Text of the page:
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Publication numberUS6954848 B2
Publication typeGrant
Application numberUS 10/038,038
Publication dateOct 11, 2005
Filing dateJan 2, 2002
Priority dateJan 2, 2002
Fee statusPaid
Also published asUS20030126412
Publication number038038, 10038038, US 6954848 B2, US 6954848B2, US-B2-6954848, US6954848 B2, US6954848B2
InventorsRyan Rakvic, Christopher Wilkerson, Bryan Black, Edward Grochowski, John Shen, Edward Brekelbaum
Original AssigneeIntel Corporation
Export CitationBiBTeX, EndNote, RefMan
External Links: USPTO, USPTO Assignment, Espacenet
Marking in history table instructions slowable/delayable for subsequent executions when result is not used immediately
US 6954848 B2
Abstract
After an instruction loads data into a register at a first time, the register is monitored to see if it is read in a next clock cycle. When the data is not read in the next clock cycle, the instruction is classified as a slowable instruction. An instruction address associated with the instruction is used to update a history table. The history table stores information to indicate if an instruction is a slowable instruction or a non-slowable instruction. When the instruction address of the instruction is encountered at a second time, the history table is used to determine if the instruction is slowable or non-slowable.
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Claims(24)
1. A method, comprising:
executing an instruction that updates data in a register at a first time;
storing an instruction address of the instruction;
when the data is not read from the register at a next clock cycle from completion of execution of the instruction, setting a bit associated with the instruction address to indicate that the instruction is a slowable instruction; and
when the instruction address of the instruction is encountered a second time and the bit indicates that the instruction is a slowable instruction, delaying processing of the instruction.
2. The method of claim 1, wherein when the instruction address of the instruction is encountered the second time, the bit is examined to determine if the instruction is a slowable instruction.
3. The method of claim 1, wherein delaying the processing of the instruction comprises delaying decoding the instruction.
4. The method of claim 1, wherein delaying the processing of the instruction comprises using lower priority resources to execute the instruction.
5. The method of claim 1, wherein delaying the processing of the instruction comprises delaying loading the data into the register until prior to the data is read from the register.
6. A method, comprising:
recording a first clock cycle when an instruction that loads data into a register is to complete;
storing an instruction address of the instruction;
recording a second clock cycle when the data is read from the register;
when the second clock cycle is more than one clock cycle from the first clock cycle, setting a bit associated with the instruction address to indicate that the instruction is a slowable instruction; and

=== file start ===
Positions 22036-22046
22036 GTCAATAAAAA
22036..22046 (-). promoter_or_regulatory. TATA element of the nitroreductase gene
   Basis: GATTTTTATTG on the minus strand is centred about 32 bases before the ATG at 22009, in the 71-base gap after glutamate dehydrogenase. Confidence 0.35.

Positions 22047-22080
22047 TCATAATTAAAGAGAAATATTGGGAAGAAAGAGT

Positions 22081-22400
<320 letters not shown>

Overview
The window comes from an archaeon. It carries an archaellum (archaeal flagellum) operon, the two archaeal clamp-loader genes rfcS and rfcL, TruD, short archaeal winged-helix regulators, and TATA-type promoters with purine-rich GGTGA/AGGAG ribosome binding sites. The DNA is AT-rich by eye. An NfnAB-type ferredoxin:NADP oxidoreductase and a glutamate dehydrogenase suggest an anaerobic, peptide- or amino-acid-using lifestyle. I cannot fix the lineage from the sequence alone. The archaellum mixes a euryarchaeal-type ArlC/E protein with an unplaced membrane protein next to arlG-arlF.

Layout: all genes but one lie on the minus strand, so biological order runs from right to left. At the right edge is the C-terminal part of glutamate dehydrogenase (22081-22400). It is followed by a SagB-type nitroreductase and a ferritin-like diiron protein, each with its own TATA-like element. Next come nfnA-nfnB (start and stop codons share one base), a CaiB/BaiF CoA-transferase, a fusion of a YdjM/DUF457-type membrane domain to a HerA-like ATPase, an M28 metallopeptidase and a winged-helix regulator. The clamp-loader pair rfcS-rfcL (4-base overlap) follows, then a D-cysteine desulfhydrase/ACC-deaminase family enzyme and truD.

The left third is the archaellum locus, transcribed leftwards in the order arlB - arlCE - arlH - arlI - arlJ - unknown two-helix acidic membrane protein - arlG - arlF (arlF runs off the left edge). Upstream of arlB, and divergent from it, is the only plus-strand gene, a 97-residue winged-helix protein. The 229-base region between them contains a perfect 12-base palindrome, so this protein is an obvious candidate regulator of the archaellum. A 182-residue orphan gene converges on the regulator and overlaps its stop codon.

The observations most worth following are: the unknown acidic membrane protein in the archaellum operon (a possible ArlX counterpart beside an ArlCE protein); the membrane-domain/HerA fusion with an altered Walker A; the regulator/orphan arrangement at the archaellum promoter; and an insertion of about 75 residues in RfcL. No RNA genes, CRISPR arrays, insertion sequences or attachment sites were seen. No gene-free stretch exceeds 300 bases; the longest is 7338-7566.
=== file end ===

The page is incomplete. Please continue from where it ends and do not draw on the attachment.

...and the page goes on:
when the instruction address is encountered a next time, and the bit indicates that the instruction is the slowable instruction, delaying processing of the instruction.
7. The method of claim 6, wherein the processing of the instruction is delayed by delaying decoding the instruction.
8. The method of claim 6, wherein the processing of the instruction is delayed by using lower priority resources to execute the instruction.
9. The method of claim 6, wherein information about the first clock cycle and the second clock cycle is provided by a scheduler.
10. The method of claim 9, wherein the scheduler provides the information about the first clock cycle and the second clock cycle prior to execution of the instruction.
11. A computer readable medium having stored thereon sequences of instructions which are executable by a system, and which, when executed by the system, cause the system to perform a method, comprising:
executing an instruction that loads data into a register at a first time;
storing an instruction address of the instruction;
when the data is not read from the register at a next clock cycle from completion of execution of the instruction, setting a bit associated with the instruction address to indicate that the instruction is a slowable instruction; and
when the instruction address of the instruction is encountered a second time and the bit indicates that the instruction is a slowable instruction, delaying processing of the instruction.
12. The computer readable medium of claim 11, wherein delaying the processing of the instruction comprises delaying decoding the instruction.
13. The computer readable medium of claim 11, wherein delaying the processing of the instruction comprises using lower priority resources to execute the instruction.
14. The computer readable medium of claim 11, wherein delaying the processing of the instruction comprises delaying loading the data into the register until prior to the data is read from the register.
15. A computer readable medium having stored thereon sequences of instructions which are executable by a system, and which, when executed by the system, cause the system to perform a method, comprising: